All patients admitted to the ICU between January 2016 and June 2017 and treated for a (presumed) infection with intravenous amoxicillin (with or without clavulanic acid), cefotaxime, ceftazidime, ceftriaxone, cefuroxime, or meropenem were assessed for inclusion. Eligible for enrollment were patients (1) aged ≥ 18 years, (2) expected ICU stay > 72 h, and (3) intravenous intermittent therapy of the study antibiotics. Initiation of study antibiotics, dosage, and duration of therapy were selected during a daily routine multidisciplinary consultation between the attending physician and an infectious disease specialist. Patients were excluded if (1) written informed consent was not obtained, (2) antibiotics were stopped before sampling, or (3) admitted to the ICU for burn injuries. Patient information was collected, including demographic data, clinical data, laboratory data, and antibiotic dosing data during hospitalization within the first 3 days after the start of the antibiotic therapy.
A formal sample size calculation was not needed because of the descriptive and noncomparative setting of this study. A priori in our protocol, it was likely that at least for four of the target antibiotics a minimum of 20 patients could be included based on prescribing data in our study sites. For the analysis of PDT attainment and associated clinical outcomes, a sample size of at least 140 was anticipated to be adequate [28
Sample collection and analysis
On day 2 after the start of antimicrobial therapy, in total, five venous blood samples were collected at 15–30 min before the start of a dose (trough concentration, Cmin
), 15–30 min (peak concentration, Cmax
), 1 h and 3 h after the end of infusion, and at 15–30 min before the start of the next dose (second Cmin
). The exact sampling times and the dosage administered were recorded. Blood samples were stored at 2–8 °C directly after drawing to maintain the integrity and centrifuged at 3000 rpm for 6 min within 24 h after collection. The plasma was transferred to cryo-vials for frozen storage (− 80 °C) until analysis. Plasma concentrations were determined by a multi-analyte UPLC-MS/MS [29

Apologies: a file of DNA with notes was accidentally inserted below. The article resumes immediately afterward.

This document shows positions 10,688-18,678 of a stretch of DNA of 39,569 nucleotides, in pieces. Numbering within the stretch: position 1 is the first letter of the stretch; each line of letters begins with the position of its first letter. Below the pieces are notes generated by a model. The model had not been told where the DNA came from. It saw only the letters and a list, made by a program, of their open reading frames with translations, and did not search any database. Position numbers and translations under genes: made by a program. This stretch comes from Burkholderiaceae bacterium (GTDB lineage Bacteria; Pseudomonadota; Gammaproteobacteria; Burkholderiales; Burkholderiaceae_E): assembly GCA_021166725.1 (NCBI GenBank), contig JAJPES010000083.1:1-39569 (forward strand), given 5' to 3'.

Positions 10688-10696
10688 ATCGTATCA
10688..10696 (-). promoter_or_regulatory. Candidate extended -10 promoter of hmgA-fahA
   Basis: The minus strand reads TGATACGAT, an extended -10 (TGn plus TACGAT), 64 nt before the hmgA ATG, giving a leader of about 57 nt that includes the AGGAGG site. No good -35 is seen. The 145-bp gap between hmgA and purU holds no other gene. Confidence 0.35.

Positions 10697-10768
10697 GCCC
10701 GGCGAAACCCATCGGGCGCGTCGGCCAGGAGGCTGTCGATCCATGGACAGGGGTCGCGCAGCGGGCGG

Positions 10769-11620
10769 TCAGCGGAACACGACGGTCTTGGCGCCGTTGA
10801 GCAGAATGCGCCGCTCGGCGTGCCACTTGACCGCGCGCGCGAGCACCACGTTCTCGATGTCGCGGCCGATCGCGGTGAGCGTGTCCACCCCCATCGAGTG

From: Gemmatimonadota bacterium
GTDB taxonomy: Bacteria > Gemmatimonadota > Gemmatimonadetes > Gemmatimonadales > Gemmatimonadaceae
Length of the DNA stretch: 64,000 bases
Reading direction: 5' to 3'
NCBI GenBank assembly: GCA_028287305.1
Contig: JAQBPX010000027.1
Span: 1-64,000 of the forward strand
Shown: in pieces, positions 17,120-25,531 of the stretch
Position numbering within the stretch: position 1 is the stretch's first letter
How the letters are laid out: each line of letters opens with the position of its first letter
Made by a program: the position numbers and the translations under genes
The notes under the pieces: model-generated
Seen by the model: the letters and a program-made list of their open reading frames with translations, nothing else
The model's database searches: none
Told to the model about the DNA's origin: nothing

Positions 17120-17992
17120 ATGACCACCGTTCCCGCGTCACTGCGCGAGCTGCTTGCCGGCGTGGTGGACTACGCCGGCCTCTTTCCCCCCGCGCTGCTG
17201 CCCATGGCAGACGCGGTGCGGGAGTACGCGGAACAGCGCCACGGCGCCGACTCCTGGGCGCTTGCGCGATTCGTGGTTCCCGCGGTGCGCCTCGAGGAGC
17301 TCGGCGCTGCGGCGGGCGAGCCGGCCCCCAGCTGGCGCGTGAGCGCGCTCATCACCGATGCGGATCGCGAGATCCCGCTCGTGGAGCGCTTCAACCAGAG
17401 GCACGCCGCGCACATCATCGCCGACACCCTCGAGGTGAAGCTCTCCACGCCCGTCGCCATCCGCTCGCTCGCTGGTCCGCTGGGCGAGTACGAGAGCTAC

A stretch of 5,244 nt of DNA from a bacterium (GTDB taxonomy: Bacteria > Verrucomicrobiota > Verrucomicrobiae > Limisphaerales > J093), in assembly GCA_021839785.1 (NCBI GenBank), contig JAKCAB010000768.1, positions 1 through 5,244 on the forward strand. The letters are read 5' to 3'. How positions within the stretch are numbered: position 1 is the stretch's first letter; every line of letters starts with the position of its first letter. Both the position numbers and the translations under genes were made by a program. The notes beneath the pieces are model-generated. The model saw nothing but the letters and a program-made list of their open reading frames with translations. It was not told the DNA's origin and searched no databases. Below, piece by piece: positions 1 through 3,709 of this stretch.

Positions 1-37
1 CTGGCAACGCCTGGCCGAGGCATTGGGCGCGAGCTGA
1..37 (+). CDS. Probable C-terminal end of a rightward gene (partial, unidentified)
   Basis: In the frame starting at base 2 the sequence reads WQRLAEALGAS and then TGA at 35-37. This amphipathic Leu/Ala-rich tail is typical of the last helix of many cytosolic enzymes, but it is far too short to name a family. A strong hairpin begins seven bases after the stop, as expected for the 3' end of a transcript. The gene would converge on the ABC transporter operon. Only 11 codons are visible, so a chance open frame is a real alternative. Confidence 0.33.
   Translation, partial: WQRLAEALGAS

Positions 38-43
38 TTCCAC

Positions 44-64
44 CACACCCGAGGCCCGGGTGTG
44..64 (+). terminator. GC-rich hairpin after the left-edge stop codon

]. The method was comprehensively validated according to the Food and Drug Administration (FDA) guidance on bioanalytical method validation [30
]. All observed concentrations were corrected for protein binding in critically ill patients, using average plasma protein binding (PPB) values [31
]. Non-compartmental PK analysis of the plasma concentration–time data was performed using PKSolver (version 2.0) [32
The PK/PD endpoints were the unbound concentration above the MIC at 100% (ICU target) of the dosing interval (ƒT > MIC and ƒT > 4×MIC). The percentage ƒT > MIC was determined by calculating the intercept of the MIC values with the concentration–time curve. For each of the antibiotics, the epidemiological cut-off (ECOFF) of the presumed pathogens, i.e., the highest MIC for organisms devoid of phenotypically detectable acquired resistance mechanisms, as defined by the European Committee on Antimicrobial Susceptibility Testing (EUCAST), was used [33
]. The following EUCAST epidemiological cut-off (MICECOFF
) values were used: amoxicillin 8 mg/L (Enterobacterales
), cefotaxime 4 mg/L (Staphylococcus aureus
), ceftazidime 8 mg/L (Pseudomonas aeruginosa
), ceftriaxone 0.5 mg/L (Enterobacterales
), cefuroxime 8 mg/L (Escherichia coli
), and meropenem 2 mg/L (Pseudomonas aeruginosa
). To assess the suitability of the empirical fixed dosing regimens considering ƒT > MIC and ƒT > 4×MIC, a MIC distribution of 0.03125–128 mg/L was tested for target attainment for each of the antibiotics.
We defined ICU length of stay (LOS) and 30-day survival from the start of therapy (enrollment) as our secondary endpoints. Factors likely to contribute to these two outcomes were analyzed for association based on clinical relevancy and previously described relationships [14
]. These included patient characteristics (age, gender, body mass index (BMI)), illness severity score (Sequential Organ Failure Assessment (SOFA) score at the start of target antibiotic), serum albumin, serum urea, sepsis, estimated glomerular filtration rate (eGFR ≥ 90 mL/min/1.73 m2
), and presence of continuous renal replacement therapy (CRRT).